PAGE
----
BATTLEFIELD . and the French army broke in panic and ran. Helena.DAY British cavalry charge. NARRATOR But Ney would survive the battle to be shot for treason by the returning monarchy. LONGWOOD HOUSE . and his captors.DUSK . now a bloodspattered demon. NARRATOR Wellington put in his cavalry. EXT. and surrendered to the English. hoping for a congenial exile in Britain. the French morale cracked. When this failed.Ney's final assault. a thousand miles from the nearest land. NARRATOR Napoleon escaped from France where he might have met the same fate. He would live out the last five years of his life there.DAY Napoleon on the deck of the "Northumberland" looking at the cliffs of St. NEY Come on -. He is depressed by the mass of bare volcanic granite rising steeply out of the sea. EXT. But he was sent as a prisoner to the tiny island of St. TITLE: EXT. in the South Atlantic.follow me and see how a Marshal of France dies! He charges into the battle. HELENA DECK OF SHIP . amid the petty squabbles of his own entourage. EXT.DAY Ney. Helena. BATTLEFIELD . trying to stop the retreat. barely twenty-eight miles in circumference. ST.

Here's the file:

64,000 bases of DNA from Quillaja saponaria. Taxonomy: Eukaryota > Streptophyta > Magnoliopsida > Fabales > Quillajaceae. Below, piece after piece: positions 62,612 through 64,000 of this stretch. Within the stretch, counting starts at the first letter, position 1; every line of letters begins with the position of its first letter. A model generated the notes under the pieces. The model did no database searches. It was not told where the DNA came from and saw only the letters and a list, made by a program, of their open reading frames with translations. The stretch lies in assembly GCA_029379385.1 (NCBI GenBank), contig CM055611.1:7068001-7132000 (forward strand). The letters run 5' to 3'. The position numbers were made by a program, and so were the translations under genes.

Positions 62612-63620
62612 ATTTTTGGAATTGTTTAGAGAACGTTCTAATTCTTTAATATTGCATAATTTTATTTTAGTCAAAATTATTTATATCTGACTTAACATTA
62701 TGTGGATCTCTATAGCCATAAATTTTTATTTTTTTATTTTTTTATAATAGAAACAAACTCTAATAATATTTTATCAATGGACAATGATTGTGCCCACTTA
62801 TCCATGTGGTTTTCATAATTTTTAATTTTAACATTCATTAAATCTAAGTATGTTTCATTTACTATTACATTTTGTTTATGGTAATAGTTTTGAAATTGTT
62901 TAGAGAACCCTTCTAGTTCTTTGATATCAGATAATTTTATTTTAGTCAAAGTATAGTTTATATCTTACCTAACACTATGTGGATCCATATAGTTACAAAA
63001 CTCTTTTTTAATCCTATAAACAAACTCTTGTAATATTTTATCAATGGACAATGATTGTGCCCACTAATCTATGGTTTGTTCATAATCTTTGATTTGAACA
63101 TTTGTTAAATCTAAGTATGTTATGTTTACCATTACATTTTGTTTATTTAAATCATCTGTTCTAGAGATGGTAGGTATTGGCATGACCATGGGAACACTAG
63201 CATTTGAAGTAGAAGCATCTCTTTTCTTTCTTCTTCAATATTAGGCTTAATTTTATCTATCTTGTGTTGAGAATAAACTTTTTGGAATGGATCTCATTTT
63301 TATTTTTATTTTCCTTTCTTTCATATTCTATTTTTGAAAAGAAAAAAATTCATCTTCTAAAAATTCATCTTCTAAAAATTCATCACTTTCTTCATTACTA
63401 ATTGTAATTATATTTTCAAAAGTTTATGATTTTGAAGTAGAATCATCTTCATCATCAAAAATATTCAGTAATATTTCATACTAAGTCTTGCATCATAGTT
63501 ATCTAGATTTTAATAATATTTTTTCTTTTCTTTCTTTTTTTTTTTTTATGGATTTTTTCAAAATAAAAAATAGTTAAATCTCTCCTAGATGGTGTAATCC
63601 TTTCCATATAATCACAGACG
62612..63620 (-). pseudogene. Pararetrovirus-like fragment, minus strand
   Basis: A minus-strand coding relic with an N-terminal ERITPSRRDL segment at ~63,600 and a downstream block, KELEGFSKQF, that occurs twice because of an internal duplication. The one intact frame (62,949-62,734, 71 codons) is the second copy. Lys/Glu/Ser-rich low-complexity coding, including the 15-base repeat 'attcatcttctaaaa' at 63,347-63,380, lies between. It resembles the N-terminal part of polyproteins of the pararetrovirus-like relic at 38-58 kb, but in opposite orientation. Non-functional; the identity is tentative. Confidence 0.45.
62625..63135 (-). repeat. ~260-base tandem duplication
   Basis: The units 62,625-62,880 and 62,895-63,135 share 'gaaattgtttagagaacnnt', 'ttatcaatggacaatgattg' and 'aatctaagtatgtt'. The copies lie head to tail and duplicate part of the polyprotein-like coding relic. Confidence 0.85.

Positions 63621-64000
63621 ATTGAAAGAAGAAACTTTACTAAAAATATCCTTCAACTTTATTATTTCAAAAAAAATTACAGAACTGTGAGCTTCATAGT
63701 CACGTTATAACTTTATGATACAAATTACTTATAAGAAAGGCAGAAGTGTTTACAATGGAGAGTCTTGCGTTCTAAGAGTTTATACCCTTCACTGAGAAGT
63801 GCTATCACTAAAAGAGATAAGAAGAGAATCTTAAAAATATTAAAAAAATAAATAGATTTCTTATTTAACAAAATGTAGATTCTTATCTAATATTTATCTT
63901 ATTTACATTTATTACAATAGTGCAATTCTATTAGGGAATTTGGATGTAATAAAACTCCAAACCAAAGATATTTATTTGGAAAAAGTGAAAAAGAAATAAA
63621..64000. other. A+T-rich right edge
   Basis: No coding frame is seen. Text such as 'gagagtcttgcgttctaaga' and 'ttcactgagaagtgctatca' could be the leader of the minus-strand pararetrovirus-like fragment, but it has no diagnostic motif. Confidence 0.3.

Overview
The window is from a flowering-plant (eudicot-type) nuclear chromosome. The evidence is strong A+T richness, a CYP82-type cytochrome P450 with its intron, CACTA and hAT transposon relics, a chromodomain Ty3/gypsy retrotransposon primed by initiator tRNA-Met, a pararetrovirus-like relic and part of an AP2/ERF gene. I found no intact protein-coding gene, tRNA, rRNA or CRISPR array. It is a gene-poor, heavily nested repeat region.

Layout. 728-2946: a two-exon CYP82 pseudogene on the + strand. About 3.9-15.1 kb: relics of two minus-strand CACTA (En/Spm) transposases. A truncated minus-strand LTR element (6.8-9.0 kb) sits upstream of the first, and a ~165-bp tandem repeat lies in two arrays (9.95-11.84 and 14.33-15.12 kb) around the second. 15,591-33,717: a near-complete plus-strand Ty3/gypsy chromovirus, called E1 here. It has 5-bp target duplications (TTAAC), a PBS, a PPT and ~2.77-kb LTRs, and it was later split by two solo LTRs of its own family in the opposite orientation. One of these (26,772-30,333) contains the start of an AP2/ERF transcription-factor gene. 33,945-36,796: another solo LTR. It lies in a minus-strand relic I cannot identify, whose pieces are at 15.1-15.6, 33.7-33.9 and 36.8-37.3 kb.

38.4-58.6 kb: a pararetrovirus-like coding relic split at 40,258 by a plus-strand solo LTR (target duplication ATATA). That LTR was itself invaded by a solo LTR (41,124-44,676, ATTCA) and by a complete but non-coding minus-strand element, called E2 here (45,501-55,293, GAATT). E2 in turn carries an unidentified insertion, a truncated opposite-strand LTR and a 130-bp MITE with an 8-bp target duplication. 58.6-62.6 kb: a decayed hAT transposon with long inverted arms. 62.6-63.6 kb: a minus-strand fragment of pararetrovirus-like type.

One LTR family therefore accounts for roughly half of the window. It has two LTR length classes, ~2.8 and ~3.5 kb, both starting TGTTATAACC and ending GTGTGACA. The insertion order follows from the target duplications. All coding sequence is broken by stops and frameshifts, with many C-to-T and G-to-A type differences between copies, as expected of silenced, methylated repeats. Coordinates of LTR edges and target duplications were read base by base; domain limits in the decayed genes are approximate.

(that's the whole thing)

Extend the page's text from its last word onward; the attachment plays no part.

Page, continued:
grey-faced and looking very ill. NARRATOR His four constricted rooms were infested with rats. and opened mail were subjects of continuous dispute. INT. NARRATOR His walks were so closely guarded that he eventually gave them up altogether. NARRATOR His house was a hastily rebuilt collection of buildings originally constructed as cattle-sheds. situated in a wild landscape. be dismissed by English .DAY Napoleon dictating his memoirs to Count Bertrand. SIR HUDSON LOWE'S OFFICE . NARRATOR His final illness would. The room is overcrowded with books and papers. Sir Hudson Lowe. and a garrison of 3. being examined by a hearty English naval surgeon.A gloomy sight.000 men guarded the island. His food and wine. watched by several British soldiers.DAY Napoleon stares out at the grey Atlantic.DAY Sir Hudson Lowe opens Napoleon's mail. BLUFF . INT. a large map is spread on the floor. narrow-minded. NARRATOR His gaoler. though a squadron of ten ships. INT. LONGWOOD HOUSE . obsessed with the fear his prisoner would escape. and petty man. until the very end. A rat is noticed and ignored. NAPOLEON'S BEDROOM . was a weak. EXT.NIGHT Napoleon.